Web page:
The Red Meat with a Difference
In stark contrast to the rugged image of the Canadian bison with its thick coat of fur, roaming wild on the Prairie, the meat has become a gourmet treat, enjoyed by the most sophisticated palates, and recognized for being as delicious as it is healthy.
A lean red meat, bison has a rich, distinctive flavour, and a sizzling bison steak or a juicy bison roast is a culinary experience not to be missed!
From ancient to modern
Bison were once a staple in the diet of North America's pre-Columbian inhabitants. But the animal's near-extinction in the nineteenth century, and the slowness with which the population has been rebuilt, means the bison meat industry of the 21st century is very new. As a result, Canada's bison producers are working hard to familiarize domestic and international consumers with what they have to offer.
Bison is valued for the gourmet quality of its meat, but almost every part of the animal has a use. Hides become leather, while the horns, bones and teeth become a medium for traditional First Nations carvers and bead-makers. The wool, which the animals grow for winter and shed in spring, can be spun into high-quality fibre.
Canada's bison industry is growing rapidly because of increased consumer demand for specialty meats. It's especially attractive to health-conscious diners because the meat is nutritionally dense, but is lower in fat, calories and cholesterol than beef or pork. Even better, Canadian bison are raised as naturally as possible, and are fed almost completely on pasture and hay.
Sustainable and safe
Raising bison has another great advantage—it's sustainable. Nearly all the animals' nutritional needs can be met by grazing on perennial grasses that grow naturally across Canada. Agricultural inputs are therefore very small, and the herds themselves have a minimal effect on the natural environment.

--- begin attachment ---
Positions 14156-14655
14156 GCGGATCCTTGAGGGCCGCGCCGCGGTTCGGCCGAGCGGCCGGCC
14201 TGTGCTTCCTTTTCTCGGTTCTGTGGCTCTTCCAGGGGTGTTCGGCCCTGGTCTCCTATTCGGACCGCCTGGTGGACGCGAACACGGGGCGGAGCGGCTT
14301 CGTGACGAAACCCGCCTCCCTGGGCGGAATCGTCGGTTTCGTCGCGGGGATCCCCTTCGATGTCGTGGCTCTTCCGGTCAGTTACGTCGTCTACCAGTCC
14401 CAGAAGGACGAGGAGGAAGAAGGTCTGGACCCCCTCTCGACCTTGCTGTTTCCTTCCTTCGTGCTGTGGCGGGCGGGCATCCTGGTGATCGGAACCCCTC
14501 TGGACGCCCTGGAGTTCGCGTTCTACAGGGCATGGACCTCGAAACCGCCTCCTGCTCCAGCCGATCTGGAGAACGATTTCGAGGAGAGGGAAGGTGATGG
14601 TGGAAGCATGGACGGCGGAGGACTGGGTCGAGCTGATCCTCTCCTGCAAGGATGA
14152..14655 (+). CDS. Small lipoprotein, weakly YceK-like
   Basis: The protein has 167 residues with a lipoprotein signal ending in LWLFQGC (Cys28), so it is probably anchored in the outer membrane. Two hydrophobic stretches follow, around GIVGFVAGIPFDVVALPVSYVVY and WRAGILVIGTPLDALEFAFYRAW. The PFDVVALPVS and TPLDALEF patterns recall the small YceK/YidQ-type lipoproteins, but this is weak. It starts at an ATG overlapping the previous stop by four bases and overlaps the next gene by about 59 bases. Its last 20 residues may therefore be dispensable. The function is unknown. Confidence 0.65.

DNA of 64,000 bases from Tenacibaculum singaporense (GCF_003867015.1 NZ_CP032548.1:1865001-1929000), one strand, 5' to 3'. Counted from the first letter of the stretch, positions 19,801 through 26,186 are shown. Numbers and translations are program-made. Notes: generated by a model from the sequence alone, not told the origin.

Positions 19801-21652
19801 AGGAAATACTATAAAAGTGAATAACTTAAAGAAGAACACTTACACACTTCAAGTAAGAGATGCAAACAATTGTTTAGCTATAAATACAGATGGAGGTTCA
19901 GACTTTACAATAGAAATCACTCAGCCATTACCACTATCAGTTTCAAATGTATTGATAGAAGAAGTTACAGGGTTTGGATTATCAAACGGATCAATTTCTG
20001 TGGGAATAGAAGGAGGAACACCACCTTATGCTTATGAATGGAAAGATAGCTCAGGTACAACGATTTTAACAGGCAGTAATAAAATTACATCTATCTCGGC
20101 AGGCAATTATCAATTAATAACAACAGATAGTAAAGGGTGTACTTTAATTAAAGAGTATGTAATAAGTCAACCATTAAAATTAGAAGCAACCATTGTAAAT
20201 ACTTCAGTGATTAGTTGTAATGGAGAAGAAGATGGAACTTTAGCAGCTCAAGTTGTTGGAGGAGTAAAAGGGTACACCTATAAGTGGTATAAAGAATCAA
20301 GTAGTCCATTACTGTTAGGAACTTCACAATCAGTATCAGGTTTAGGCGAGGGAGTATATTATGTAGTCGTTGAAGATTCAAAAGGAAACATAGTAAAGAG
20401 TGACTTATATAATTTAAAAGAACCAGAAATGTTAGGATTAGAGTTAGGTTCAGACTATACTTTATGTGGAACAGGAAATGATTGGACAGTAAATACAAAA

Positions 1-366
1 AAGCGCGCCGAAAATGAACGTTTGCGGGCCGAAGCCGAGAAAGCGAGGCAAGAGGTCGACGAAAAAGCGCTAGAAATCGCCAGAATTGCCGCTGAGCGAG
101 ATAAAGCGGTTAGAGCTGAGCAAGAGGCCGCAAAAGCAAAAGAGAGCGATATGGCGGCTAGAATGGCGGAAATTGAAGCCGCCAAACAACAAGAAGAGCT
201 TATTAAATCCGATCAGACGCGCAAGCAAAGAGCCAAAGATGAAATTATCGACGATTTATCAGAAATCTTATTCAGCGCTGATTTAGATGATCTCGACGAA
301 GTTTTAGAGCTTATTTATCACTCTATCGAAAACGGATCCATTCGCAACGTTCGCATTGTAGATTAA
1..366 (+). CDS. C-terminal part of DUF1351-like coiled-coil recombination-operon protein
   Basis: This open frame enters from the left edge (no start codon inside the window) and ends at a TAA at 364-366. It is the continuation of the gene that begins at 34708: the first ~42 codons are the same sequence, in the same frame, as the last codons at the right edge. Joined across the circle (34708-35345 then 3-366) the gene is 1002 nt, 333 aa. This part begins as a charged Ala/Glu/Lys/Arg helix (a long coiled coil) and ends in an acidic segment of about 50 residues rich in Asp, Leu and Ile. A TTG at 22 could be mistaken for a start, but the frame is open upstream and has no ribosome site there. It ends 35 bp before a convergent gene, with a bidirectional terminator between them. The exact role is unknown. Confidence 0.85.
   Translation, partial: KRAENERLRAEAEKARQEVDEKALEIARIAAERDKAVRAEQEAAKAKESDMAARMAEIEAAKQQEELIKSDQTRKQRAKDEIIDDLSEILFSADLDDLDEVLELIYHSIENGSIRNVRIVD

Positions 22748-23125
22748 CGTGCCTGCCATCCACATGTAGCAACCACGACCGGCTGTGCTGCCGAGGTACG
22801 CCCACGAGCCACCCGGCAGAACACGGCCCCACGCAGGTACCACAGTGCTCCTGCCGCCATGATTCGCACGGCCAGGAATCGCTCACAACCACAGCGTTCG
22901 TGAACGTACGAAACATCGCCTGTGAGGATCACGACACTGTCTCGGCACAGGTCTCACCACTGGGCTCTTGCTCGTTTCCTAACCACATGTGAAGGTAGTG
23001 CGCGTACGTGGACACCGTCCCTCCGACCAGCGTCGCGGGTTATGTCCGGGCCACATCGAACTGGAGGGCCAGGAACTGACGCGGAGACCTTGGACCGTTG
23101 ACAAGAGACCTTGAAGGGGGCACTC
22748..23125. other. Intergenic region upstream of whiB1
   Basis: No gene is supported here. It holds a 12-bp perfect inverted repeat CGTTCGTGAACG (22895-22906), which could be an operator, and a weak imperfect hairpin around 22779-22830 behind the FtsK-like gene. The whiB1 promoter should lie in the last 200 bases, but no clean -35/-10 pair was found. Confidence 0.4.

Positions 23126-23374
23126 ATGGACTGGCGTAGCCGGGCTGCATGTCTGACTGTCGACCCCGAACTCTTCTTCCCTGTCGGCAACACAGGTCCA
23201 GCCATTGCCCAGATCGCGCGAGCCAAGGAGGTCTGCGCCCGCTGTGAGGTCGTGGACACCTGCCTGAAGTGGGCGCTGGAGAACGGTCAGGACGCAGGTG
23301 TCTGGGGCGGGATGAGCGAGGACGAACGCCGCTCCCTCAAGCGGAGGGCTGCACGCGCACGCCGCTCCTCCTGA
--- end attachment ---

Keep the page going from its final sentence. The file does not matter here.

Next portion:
Canadian bison meat products also offer high quality and safety standards. The bison industry is closely regulated by the federal government's Canadian Food Inspection Agency. The industry has also established the Canadian Bison Identification Program -– a trace-back system to control and eradicate disease—and work is underway to develop the Canadian Quality Bison Program to ensure its farm practices meet Canada's rigorous food-safety standards.
Taste the Canadian difference
Healthy, lean and delicious, Canadian bison will suit the most discriminating palate. For further information on Canada's bison industry, please visit:
- Agri-Food Trade Service
- Canadian Bison Association
The following tables represent Canada's total trade in a given export commodity based on Statistics Canada data. The product categories represent HS code groupings and have not been modified. In most cases, statistics have been presented at the 6 or 8 digit level. Statistics are presented in Canadian dollars and are complete through year end 2010.
|HS||Product ($CAD)||2007||2008||2009||2010||Growth 2007-2010|
|02013010||Bison cuts boneless, fresh or chilled||9,025,752||10,423,239||10,397,845||9,764,467||8.2%|
|02012010||Bison cuts bone in, fresh or chilled||530,452||272,296||225,771||281,198||-47.0%|
|HS||Product (Quantity, KGM)||2007||2008||2009||2010||Growth 2007-2010|
|02013010||Bison cuts boneless, fresh or chilled||927,973||1,017,382||840,239||781,264||-15.8%|
|02012010||Bison cuts bone in, fresh or chilled||117,679||67,554||26,471||55,578||-52.8%|
|United Arab Emirates||0||756||41,008||89,385||-|